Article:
Nails are used to block the road on Wuhu Street in Hung Hom, Hong Kong, May 27, 2020. /Hong Kong police

Nails are used to block the road on Wuhu Street in Hung Hom, Hong Kong, May 27, 2020. /Hong Kong police

Stigmatized HK police

Chinese Foreign Ministry spokeswoman Hua Chunying slammed allegations that Hong Kong police used excessive force as a "huge lie" during a daily briefing last December. 

"Do you see any police force around the world, such as in France and the United States, use as much restraint as the Hong Kong police?" Hua told reporters in response to accusations by some experts.

"As the last line of defense for the rule of law in Hong Kong, we should praise the high restraint and professionalism of the Hong Kong police and their sacrifice and dedication should be respected by all." 

During his first visit to Beijing last December, HKSAR Police Commissioner Tang Ping-keung said police will not tolerate violent acts and that resolute action would be taken against protesters. 

Meanwhile, community groups and residents rallied in support of Hong Kong police, who they believed had been doing their utmost to fulfill their police duties in order to maintain social order.

"We don't use pistols against them. Now it seems that they don't understand that. They don't know we cherish them. They don't know that we police could have actually gone further and used guns," Hong Kong police sergeant Lau Chak-kei told CGTN during an interview last October.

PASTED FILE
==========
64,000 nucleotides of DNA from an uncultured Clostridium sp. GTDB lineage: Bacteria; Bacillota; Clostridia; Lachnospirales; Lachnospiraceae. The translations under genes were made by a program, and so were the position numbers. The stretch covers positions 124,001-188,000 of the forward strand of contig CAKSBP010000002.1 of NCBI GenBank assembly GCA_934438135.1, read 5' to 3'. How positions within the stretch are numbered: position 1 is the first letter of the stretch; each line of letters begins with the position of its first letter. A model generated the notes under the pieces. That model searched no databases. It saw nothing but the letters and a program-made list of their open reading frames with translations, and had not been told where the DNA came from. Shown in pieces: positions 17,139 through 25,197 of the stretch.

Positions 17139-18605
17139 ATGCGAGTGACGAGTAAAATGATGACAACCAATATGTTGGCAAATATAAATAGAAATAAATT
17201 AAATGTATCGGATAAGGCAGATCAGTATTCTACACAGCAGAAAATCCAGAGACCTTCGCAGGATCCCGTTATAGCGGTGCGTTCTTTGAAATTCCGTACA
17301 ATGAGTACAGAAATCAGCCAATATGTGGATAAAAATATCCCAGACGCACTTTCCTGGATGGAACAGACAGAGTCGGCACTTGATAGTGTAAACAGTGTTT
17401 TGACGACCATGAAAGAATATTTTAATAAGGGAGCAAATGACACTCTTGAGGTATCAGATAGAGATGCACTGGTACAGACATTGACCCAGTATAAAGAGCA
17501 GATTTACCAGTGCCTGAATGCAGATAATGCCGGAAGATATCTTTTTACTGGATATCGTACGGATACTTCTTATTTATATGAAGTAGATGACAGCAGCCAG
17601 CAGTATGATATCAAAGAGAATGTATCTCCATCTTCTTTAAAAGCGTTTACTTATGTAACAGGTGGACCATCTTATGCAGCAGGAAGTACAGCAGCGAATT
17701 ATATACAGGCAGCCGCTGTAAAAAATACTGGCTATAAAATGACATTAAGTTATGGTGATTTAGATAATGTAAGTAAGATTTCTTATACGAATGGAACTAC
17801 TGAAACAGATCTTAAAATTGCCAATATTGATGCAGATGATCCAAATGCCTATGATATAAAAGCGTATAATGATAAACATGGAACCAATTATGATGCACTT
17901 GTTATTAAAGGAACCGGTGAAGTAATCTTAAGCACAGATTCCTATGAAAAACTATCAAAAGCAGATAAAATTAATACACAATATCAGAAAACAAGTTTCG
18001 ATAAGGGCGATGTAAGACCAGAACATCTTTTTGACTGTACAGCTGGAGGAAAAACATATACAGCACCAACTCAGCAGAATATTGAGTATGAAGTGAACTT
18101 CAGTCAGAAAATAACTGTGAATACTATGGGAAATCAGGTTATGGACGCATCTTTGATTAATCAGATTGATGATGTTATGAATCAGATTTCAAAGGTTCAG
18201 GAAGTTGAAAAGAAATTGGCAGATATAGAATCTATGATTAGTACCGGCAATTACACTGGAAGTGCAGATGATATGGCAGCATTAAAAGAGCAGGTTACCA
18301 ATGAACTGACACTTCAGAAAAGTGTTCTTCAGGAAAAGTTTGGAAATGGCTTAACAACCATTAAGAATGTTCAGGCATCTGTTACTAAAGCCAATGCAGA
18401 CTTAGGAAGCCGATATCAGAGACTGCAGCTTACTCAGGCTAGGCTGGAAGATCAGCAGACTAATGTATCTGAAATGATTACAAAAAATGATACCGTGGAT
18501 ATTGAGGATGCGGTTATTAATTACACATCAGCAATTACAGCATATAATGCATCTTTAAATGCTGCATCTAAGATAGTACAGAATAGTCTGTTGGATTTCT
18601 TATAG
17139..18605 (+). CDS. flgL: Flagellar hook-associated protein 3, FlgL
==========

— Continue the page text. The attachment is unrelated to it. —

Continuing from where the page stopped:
"It makes me sad to see that protesters are not treating police officers as human beings," Lau said. 


Glorifying violence 

Timely, comprehensive and truthful reporting is the lifeblood of the media. Being unbiased, professional and objective are the fundamental principles any reporter must observe.  

Regrettably, amid the chaos in HKSAR, some parts of the Hong Kong media acted as "spokespersons" for the West.  

They did everything they could to discredit the Hong Kong police, vilify the SAR government, glorify the protests and incite social unrest. Their actions show that they were guilty of fueling the violence in Hong Kong. 

On the unlawful gatherings and ensuing violence, the SAR government voiced strong opposition and expressed support for police over their resolute enforcement action. 

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HK liaison office chief: National security law a milestone for 'One Country, Two Systems' implementation

Thus, the National People's Congress (NPC) has adopted a decision on a legislation to safeguard national security and maintain Hong Kong's prosperity and stability. 

The move aimed to better protect the lawful rights and freedoms of Hong Kong residents, said the SAR government in a statement. 

Unlawful assemblies have badly affected normal commercial activities and might increase the risk of coronavirus spreading, stressed the SAR government, calling on residents to draw a line with the rioters.

(Cover: A violent protester attacks police with a slingshot in Sheung Wan, south China's Hong Kong, July 28, 2019. /Xinhua)